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Service to Mankind Award 2017 awarded to Christine Crawford, Thamesville, Ontario by the Sertoma Club Ontario District Allegheny / Canada region.
Christine played an important role in one of the earliest barn quilts projects in Canada, the Longwoods Barn Quilt Trail, sister trail to the Native Women’s Trail of Tears Barn Quilt Trail. After that project was completed, Christine helped Chatham-Kent Quilters Guild extend the barn quilt trail through Chatham-Kent to the mouth of the Thames River on Lake St. Clair.The Thames River Barn Quilt Trail officially opened June 11, 2016. Chris helped raise funds for this ambitious three year project, not to mention writing stories, painting, promoting, and presenting. Chris helped write the book, Thames River Barn Quilt Trail – People of the Thames 1750 – 1850.“I have been pleasantly surprised and gratified by the reactions of the people in their community and those who have attended our many presentations. Their interest and curiosity in both the barn quilt designs and the stories they represent have convinced me this was a most worthwhile project.” – Chris Crawford
Donna and Tim Prior
Priors blaze barn quilt trail ahead of IPM 2017
Tim and Donna Prior, the owners of Brussels Agri-Services and The Cowboy Loft put up $750 for the county’s best barn quilt and $250 for the fan favourite in a competition encouraging residents to spruce up their barns with a barn quilt. All part of the International Plowing Match 2017 in Huron County.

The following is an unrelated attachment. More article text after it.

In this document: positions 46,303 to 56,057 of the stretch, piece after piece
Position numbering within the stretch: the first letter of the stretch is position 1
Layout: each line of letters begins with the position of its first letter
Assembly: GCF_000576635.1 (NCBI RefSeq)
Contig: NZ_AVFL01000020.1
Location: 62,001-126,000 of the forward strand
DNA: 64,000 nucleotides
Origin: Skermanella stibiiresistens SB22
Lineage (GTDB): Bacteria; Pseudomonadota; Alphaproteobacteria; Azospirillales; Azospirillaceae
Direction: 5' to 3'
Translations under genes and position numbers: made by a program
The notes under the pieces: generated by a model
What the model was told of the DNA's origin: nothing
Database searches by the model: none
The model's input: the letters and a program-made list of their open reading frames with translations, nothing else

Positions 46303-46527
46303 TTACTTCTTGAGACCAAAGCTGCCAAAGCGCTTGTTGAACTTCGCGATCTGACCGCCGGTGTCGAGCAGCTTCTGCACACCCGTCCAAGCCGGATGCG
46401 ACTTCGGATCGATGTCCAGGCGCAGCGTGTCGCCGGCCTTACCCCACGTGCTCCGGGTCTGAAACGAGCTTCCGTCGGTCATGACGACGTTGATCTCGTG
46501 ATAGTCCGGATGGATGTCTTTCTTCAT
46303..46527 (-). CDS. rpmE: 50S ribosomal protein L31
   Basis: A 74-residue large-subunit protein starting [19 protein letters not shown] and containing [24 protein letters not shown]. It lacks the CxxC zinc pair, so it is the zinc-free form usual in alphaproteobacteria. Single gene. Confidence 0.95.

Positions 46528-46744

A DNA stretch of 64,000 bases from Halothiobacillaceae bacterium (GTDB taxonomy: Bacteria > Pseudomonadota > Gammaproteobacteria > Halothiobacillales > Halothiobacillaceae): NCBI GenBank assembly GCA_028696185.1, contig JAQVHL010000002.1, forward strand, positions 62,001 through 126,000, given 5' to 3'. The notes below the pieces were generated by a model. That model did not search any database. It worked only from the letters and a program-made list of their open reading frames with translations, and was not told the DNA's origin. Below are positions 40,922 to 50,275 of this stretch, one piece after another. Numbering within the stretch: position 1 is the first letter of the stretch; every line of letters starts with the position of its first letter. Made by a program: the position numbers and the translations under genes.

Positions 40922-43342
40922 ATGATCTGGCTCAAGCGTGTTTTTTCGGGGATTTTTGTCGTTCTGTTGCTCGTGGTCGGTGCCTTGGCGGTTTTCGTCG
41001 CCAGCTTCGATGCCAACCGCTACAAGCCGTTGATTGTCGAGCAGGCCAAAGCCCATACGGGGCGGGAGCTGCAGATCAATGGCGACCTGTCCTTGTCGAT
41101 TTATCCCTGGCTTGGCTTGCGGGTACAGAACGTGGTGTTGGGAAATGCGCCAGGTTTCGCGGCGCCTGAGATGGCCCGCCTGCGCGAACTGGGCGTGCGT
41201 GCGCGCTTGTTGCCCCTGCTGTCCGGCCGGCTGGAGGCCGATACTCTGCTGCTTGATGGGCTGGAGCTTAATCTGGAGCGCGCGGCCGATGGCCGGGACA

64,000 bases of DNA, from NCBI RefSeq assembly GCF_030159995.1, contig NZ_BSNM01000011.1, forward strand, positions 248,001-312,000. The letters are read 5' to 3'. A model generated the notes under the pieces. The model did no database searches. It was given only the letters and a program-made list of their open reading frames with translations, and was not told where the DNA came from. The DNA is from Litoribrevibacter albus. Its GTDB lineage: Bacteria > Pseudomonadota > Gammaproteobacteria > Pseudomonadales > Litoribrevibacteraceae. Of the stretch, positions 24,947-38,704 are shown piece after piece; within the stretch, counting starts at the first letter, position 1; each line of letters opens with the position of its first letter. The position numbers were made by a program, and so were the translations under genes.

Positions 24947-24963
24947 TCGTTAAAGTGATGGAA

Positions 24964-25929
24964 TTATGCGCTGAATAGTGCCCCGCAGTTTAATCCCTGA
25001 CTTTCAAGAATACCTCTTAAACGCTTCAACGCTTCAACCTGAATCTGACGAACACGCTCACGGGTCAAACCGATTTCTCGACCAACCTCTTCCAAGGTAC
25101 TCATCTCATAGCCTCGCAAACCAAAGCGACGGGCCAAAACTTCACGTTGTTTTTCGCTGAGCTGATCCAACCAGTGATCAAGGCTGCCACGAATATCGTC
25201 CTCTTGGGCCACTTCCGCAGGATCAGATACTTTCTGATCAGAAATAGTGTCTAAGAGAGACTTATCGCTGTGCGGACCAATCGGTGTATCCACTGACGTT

The 150 plus barn quilts created for the IPM Sept 2017 are now the Huron County Barn Quilt. Tim and Donna worked with Gardiner’s Gate of Ilderton for their design, a Canadian flag, four maple leaves depicting the fall season and a mural of a Wagyu cow, the type of animal the Priors have on their home farm east of Brussels.
In an interview with The Citizen, Prior says that he first encountered a barn quilt when he was in the Glencoe area, travelling for work. He saw how the barn quilts could be a lasting reminder of the plowing match, beautifying the landscape for many years after the event.
“We are very excited about this initiative, as these barn quilts will last for years after the match is complete,” said IPM Chair Jacquie Bishop. “When you see these barn quilts hanging three, four, five years down the road, you will think of the memories made at IPM 2017.”
Cheryl Gardiner and Lindsay McKay
“I have retired from doing signs and concentrate now only on the barn quilts … I went from being called Cheryl’s Signs to Gardiner’s Gate Barn Quilts.”
Her daughter, Lindsay McKay, has joined the enterprise.
“Lindsay has the gift of being very artistic. I run the show but Lindsay handles the fancy stuff… painting pictures of customers’ dogs on quilts from a photo, peacock feathers, the Case tractor eagle. Anything quite intricate is her job.”